About

An introduction to NEFFA

The New England Folk Festival Association is a non-profit educational and cultural organization, incorporated under the General Laws of Massachusetts to encourage, sponsor, and preserve high standards of performance of the folk arts and traditions in New England and elsewhere.

In addition to the annual Festival, NEFFA supports a weekly contra dance, the annual Ralph Page weekend, a grants program for folk artists, educational programs, and more.

The flagship event for NEFFA is the annual Festival, which takes place over the course of three days in the spring and involves roughly 3,000 participants. 2019 marked the 75th anniversary of the New England Folk Festival—it is an event with a long-established tradition of success, an organizational model that has staying power, and a storied history.

The Festival features a wide array of participatory dancing, singing, and instrument-playing; performances of dance, music, and storytelling; workshops and discussions on a variety of skills and topics; handmade crafts; vendors selling instruments, dance clothing and shoes, recordings and sheet music, ethnic goods, and more. The range of music and dance is vast: traditional New England contras and squares; international folk dancing (Balkan, Breton, Scandinavian, and much more); Morris and other traditional English dancing; sea chanteys, rounds, and shape-note singing; and so much more.

There are a couple of features that distinguish the New England Folk Festival from other “folk festivals”. For one thing, it is organized and run almost entirely by volunteer effort. Except for a few highly-skilled tasks (such as sound engineering in the large dance halls), none of the organizers, committee chairs, or workers in tasks large and small are paid. It is particularly of note that none of the performers are paid.

Another distinguishing feature is that the Festival is primarily participatory in nature. There are dance and music events, workshops, discussions, jam sessions, pick-up bands for adults and young people, and much more, in which Festival attendees participate. A powerful piece of this model is that, where there are no “headline” performers, where high-quality artists with many different skills offer their time and talents voluntarily, the Festival takes on an egalitarian, encouraging, accessible feeling. People gather and do what they love to do year-round, inviting others to join them for this very special annual gathering. It builds a strong sense of community.

The Festival is also truly an intergenerational event, with performers and participants of all ages and abilities. Parents dance with babies slung to their bodies; toddlers and grandparents sing and dance in family events; teenagers romp on the contra dance floor; singers and dancers with decades of experience pass their wisdom to the next generations; the wheelchair-bound have the opportunity to try “sitting square dancing”.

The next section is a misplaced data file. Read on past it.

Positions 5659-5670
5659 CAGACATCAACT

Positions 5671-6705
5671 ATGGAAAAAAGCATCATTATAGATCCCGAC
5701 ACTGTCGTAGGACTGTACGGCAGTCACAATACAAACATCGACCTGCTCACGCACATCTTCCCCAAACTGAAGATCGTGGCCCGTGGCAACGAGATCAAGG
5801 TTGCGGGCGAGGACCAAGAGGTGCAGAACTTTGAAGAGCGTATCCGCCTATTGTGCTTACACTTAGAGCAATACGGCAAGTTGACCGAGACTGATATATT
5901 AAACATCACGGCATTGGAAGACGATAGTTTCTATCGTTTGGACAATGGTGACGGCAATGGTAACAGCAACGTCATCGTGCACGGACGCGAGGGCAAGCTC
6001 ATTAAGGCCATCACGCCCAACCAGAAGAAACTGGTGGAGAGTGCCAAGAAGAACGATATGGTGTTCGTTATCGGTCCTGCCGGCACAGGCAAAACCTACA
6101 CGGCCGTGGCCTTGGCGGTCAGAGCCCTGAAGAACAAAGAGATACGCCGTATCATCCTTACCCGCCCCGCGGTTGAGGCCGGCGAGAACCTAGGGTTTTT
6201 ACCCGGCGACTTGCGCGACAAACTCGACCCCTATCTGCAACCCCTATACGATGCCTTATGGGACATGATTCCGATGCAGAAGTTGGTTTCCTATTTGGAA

This community culture provides a powerful antidote to many pervasive features of American society that many of us lament: materialism, individualism, isolation, passivity in entertainment choices. It invites Festival-goers to be actively engaged, to try something new, to hold hands in a dance, to make eye contact and talk to one another. For one wonderful weekend a year, we leave our differences aside and affirm our common humanity and our love of traditional folk arts.

NEFFA - What We Do

New England Folk Festival
This yearly event attracts thousands from New England, the country, and the rest of the world to its wonderful mix of particpatory dance (folk, square and contra), folk music and song, international food, crafts, performances, family-oriented activities, and much, much more. Festival History
Thursday Contras
This popular contra dance is held most every Thursday (except Thanksgiving) at the Concord Scout House, 74 Walden St., Concord, Mass. It features a wonderful assortment of local and touring performers.
[ Schedule || About the Dance ]
Ralph Page New England Dance Legacy Weekend
This event, held annually during Martin Luther King Birthday weekend in January at the University of New Hampshire at Durham, brings together dancers, musicians, and callers in a weekend of dance, music, and discussions. The weekend was established to honor NEFFA founder Ralph Page, who kept New England dancing alive during the lean years before the revival in the late 1960's. This is a pre-registration event. This is the site of the New Hampshire Library of Traditional Music and Dance, to which Ralph donated his archives.
The Grants Committee
Each year, NEFFA awards over a thousand dollars in grants and loans to individuals and organizations that support NEFFA's goals.

More Info